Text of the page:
The Blades Being Tested

Iíve tried to include the most commonly used premium blades by well-known manufacturers, such as the Lie-Nielsen A2 blade and the Clifton high carbon blade. Iíve also included blades made by small manufacturers out of less commonly used alloys.

Note: My original intention was to test all of these blades and it seems that I may never complete this project. The partial results are presented in the hope they may be helpful.

              --Steve Elliott, May 2008

Carbon Steel Blades:

Clifton High Carbon Steel Blade: The advertising copy for this blade describes it as ďhand-forged,Ē but beyond that I donít know what type of steel it is made from.

Sharpening: This blade hones more slowly than the other carbon steel blades. I prefer diamond for this one for its greater cutting speed.

Hock High Carbon Blade: This infill blade made by Ron Hock has carbon content of .95% and chromium and vanadium at .5% each. Its hardness is Rc62.

Sharpening: This blade takes a good edge with all of the honing abrasives. Iíd consider this blade ďtypicalĒ in the sense of not showing any unusual characteristics or problems while being honed.

Stanley Laminated Blade: The blades made by Stanley before the Second World War have a body of mild steel with a cutting edge of harder steel, and are considered by many to be superior to blades of more recent manufacture. The blade Iím testing has the V-shaped logo and was made between 1912 and 1918.

Sharpening: Of all the blades, this one forms the most tenacious wire edge. Repeated alternate honing of the bevel and the back is necessary to remove it. For work that doesnít require the best possible edge, I wouldnít take the trouble to remove the wire edge completely.

Ulmia Laminated Blade: This is the blade I used for twenty years in my favorite smoothing plane, a wood-bodied Ulmia. I bought this blade in the early 1980s as an upgrade to the one that came with the plane, and itís the only laminated blade by Ulmia Iíve ever seen. I believe the cutting edge is W1 or a similar water-hardening steel at a hardness of Rc62 or so, based on its sharpening and planing properties.

Sharpening: Like the Hock blade, this one shows no unusual characteristics or problems.


A2 Blades:

Lie-Nielsen A2 Blade: Because this blade is so widely used, Iíve included it as a benchmark so that other woodworkers can see how their blades compare to the less common blades. It was cryogenically treated and double tempered. Its hardness is Rc60-62.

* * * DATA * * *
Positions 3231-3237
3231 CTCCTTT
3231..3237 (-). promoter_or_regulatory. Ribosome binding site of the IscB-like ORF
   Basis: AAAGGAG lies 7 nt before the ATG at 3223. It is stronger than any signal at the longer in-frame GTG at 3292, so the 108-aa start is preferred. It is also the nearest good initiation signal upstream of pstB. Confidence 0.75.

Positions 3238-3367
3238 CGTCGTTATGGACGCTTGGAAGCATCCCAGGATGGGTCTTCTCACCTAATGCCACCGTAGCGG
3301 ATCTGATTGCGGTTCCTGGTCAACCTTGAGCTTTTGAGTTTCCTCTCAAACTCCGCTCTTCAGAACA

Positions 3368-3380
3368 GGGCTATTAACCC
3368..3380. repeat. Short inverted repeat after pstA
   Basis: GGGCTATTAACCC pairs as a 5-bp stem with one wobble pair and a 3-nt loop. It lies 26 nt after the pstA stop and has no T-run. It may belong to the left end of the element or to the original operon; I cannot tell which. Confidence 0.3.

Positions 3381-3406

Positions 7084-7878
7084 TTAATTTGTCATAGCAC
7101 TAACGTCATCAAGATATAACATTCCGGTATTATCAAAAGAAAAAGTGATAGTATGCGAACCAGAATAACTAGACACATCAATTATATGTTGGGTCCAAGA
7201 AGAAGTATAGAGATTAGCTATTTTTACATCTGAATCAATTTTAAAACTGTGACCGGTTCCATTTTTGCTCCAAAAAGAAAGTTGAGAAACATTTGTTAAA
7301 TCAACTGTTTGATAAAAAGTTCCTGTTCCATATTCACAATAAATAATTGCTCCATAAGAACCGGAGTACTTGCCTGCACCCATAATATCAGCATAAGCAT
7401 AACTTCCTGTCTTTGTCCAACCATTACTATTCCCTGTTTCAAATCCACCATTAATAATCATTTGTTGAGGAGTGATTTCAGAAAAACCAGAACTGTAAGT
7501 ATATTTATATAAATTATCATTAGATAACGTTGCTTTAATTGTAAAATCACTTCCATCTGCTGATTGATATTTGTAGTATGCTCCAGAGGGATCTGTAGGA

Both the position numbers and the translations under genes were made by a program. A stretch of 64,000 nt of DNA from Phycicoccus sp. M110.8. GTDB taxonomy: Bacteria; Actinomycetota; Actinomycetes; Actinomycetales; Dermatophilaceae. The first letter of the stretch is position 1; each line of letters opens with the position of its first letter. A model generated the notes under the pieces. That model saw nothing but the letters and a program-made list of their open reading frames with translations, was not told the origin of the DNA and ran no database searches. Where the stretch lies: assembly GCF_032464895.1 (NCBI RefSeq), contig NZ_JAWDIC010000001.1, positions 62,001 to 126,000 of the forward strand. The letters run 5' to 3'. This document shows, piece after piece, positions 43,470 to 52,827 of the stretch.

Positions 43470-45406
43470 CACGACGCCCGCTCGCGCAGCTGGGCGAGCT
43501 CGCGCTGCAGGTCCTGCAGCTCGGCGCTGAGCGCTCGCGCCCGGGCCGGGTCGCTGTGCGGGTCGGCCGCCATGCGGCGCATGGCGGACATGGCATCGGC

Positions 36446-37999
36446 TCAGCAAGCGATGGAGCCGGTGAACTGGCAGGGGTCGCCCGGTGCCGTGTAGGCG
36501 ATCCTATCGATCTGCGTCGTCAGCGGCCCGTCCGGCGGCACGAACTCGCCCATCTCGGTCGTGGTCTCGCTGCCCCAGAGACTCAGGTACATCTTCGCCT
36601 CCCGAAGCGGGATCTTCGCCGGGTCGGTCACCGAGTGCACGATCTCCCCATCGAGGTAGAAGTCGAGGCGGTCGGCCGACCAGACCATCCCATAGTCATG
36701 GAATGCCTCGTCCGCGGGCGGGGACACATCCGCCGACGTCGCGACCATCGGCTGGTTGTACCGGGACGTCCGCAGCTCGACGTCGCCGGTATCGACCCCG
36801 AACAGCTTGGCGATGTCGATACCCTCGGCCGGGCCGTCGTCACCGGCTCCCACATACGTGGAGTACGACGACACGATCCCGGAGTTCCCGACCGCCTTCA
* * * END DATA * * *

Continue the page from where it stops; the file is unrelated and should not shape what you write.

Hock A2 Blade: This infill blade was also cryogenically treated.

Holtey A2 Blade: This is a 2¼Ē infill blade. Iíve included it to see if Karl Holteyís exacting standards produce a blade that performs better than A2 blades made by larger-scale manufacturers.

Sharpening the A2 Blades: A good edge is produced on the A2 blades by all of the honing abrasives I have tried. The edge produced using 1/2 micron diamond paste tests somewhat sharper than the edges from the 8000x stones, and the edge produced by .5 micron CrO paper is even sharper than the diamond edge.


High Alloy Blades:

Holtey E Series Blade: Since Karl Holtey doesnít disclose proprietary information about his products, I donít know what kind of steel was used for this blade. At the time of this writing the blades are no longer in production but they may still be in stock.

Sharpening: This blade hones more slowly than the carbon steel blades, so Iím including it in the high alloy category.

Academy Saw Works M2 Blade: This high-speed steel blade is made by a small Australian manufacturer, and has performed well in edge retention tests on abrasive Australian hardwoods (see the Links and References page). It was deep cryo treated and has hardness of about Rc62.

Sharpening: The abrasion resistance of this alloy makes it slow to grind, and the grinding wheel on my Tormek tends to glaze. Dressing with a diamond stylus makes the wheel cut well again. Diamond produces a significantly sharper edge than waterstones or the Shapton ceramic stone.

CPM 3V Blade: I made these blades myself. They were professionally heat treated using a schedule that includes triple tempering at 950º F and cryogenic treatment. The hardness is Rc61.

Sharpening: This blade grinds more quickly than the M2 and has less tendency to glaze the grinding wheel. Because honing is slow even with diamond, I grind frequently to about 1/32Ē or less behind the old cutting edge so that only a very narrow secondary bevel needs to be honed with fine diamond. The edge produced by 1/4 micron diamond is significantly sharper than the edges produced by waterstones. Chromium oxide is hard enough to cut vanadium carbide, and 0.5 micron CrO microabrasive paper produces an edge at least as sharp as one honed with 1/2 micron diamond. Because the CrO cuts much more slowly, itís helpful to hone a bevel at least 2º more acute than the desired final bevel, and then add a microbevel using the CrO paper.

Holtey S53 Blade: This is Karl Holteyís premium blade, with a hardness of Rc64.  It was cryogenically treated and triple tempered.

Sharpening: The abrasion resistance of this blade is so high that grinding takes a long time. Honing must be done with diamond.


[Home] [Summary of Results] [Testing Procedure] [The Blades] [Sharpening] [Planing] [The Microscope] [Testing Sharpness] [The Results] [Steel and Sharpness] [Links & References] [Contact] [Site Map] [About Me]